The Citadel earns Carnegie Foundation’s Community Engagement Classification

Volunteering is part of the culture at The Citadel.

Volunteering is part of the culture at The Citadel.


Only 2% of USA colleges obtain the classification

The Carnegie Foundation for the Advancement of Teaching recognized the breadth and quality of service The Citadel provides to the Charleston community, the state and the nation by selecting the college for the 2015 Community Engagement Classification. On Jan. 7, the foundation released a list of 83 colleges and universities receiving the classification for the first time. Only about two percent or 361 of the nation’s more than 7,000 institutions of higher learning now hold the classification.

“At The Citadel, we live by the conviction that a cadet cannot become a leader until he or she first learns to serve,” said Citadel President Lt. Gen. John W. Rosa. “I’m humbled that the Carnegie Foundation recognized the civic leadership demonstrated by The South Carolina Corps of Cadets and The Citadel.”

The Citadel has earned other accolades related to its civic engagement programs, but the Carnegie classification is one of the most known and respected. “The Citadel does deserve to be recognized nationally, even internationally for this award because the college gives so much to our community,” said Quenetta White, principal for James Simmons Elementary School in Charleston. “The cadets make such a positive impression on the children at our school leaving a lasting feeling of respect, hope and joy in the classrooms.”

The classification is not an award. It is an evidence-based affirmation of optimal institutional practices.

“What we really want is for people to have better lives because of this small college trying to make a big impact,” Conway Saylor, Ph.D., director of service learning and civil engagement at the college’s Krause Center for Leadership and Ethics. The center manages many of The Citadel’s community outreach initiatives.  “The Carnegie classification is not just the college’s accolade, but it belongs to all of our community partners. We work together to share knowledge and resources for the betterment of all,” said Saylor. Saylor and her team invested months collecting and compiling data for the more than 30-page application document required by the Carnegie Foundation. “It takes mutual trust and understanding with community partners to be successful with a civic engagement program on the scale of The Citadel’s,” Saylor said. “We are grateful for the privilege of being able to work with and serve so many remarkable people.”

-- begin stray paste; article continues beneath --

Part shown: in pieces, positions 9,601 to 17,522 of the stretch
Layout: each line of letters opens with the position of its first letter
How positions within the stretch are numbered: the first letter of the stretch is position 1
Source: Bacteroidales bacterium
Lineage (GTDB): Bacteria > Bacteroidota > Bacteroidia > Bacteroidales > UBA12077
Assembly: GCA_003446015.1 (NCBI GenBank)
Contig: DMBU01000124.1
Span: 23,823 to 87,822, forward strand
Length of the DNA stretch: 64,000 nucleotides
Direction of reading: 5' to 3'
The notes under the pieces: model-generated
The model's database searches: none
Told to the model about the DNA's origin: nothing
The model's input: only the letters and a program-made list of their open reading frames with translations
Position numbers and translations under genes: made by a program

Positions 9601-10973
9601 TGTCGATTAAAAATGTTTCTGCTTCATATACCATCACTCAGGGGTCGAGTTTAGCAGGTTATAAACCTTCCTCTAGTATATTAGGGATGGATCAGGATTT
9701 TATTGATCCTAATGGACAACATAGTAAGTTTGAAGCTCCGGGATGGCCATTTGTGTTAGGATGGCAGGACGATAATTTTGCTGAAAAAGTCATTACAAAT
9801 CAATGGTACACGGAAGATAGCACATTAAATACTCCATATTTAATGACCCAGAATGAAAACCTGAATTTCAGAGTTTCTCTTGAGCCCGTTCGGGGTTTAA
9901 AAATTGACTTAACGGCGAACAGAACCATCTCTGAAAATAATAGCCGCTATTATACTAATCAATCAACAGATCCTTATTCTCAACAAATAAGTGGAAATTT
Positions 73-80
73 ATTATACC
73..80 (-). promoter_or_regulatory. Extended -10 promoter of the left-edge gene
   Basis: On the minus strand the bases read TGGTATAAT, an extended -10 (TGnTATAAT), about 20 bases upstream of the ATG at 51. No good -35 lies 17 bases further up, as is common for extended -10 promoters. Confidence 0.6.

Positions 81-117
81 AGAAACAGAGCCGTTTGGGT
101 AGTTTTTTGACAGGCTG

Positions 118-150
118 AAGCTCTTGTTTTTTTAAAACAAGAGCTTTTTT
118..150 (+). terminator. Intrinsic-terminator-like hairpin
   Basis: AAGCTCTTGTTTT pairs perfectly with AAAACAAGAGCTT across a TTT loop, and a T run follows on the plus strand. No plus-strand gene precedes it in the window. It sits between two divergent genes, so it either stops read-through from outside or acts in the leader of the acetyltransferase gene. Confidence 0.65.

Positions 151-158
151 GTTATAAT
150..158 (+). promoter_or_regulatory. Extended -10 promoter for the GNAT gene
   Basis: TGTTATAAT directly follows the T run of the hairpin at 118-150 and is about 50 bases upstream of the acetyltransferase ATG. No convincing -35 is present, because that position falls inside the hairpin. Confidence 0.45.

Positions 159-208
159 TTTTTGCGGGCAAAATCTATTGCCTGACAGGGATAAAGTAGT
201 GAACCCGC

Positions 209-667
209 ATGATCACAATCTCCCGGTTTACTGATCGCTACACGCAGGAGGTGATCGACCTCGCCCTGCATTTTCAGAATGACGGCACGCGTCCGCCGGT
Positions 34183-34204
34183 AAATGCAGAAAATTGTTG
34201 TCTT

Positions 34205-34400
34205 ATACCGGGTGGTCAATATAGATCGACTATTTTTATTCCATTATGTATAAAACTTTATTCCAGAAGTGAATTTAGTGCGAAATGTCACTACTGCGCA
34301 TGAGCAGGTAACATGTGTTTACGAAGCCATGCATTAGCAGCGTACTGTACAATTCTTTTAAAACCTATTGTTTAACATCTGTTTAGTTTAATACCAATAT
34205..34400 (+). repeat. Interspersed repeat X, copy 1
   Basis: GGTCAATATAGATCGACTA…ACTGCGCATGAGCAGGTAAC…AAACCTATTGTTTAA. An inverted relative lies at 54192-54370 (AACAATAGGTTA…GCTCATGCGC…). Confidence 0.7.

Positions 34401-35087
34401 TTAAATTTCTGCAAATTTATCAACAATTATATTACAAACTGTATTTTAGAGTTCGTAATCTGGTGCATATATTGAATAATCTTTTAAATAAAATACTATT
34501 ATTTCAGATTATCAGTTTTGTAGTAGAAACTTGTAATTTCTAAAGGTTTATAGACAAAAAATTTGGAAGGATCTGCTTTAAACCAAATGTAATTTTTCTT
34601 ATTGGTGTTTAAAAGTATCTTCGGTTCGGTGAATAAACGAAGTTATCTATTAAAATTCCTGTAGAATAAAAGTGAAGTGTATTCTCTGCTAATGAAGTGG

Some of The Citadel’s ongoing community engagement programs include an annual Leadership Day during which the majority of the college’s cadets fan out across the Charleston Lowcountry for a day of service; weekly commitments to work with students in Title I schools, veterans, people who have disabilities, and others in need; and the Citadel initiated and operated School Heroism Activity for Remembrance and Enrichment or SHARE program, which conducts heroism-themed outreach in Charleston’s Innovation Zone and Promise Neighborhood Schools. Additionally there are required service learning courses. The service hours provided through the Sophomore Service Learning Lab equaled an estimated $10,858 in value to the community in 2012-13 alone.

The Carnegie Foundation defines community engagement as “the partnership of college and university knowledge and resources with those of the public and private sectors to enrich scholarship, research, and creative activity; enhance curriculum, teaching and learning; prepare educated, engaged citizens; strengthen democratic values and civic responsibility; address critical societal issues; and contribute to the public good.”

Once an institution earns the Carnegie Foundation’s Community Engagement Classification, it retains it as it continues to expand and enhance campus-wide community engagement. The next opportunity for institutions to apply, will be during the foundation’s 2020 cycle.

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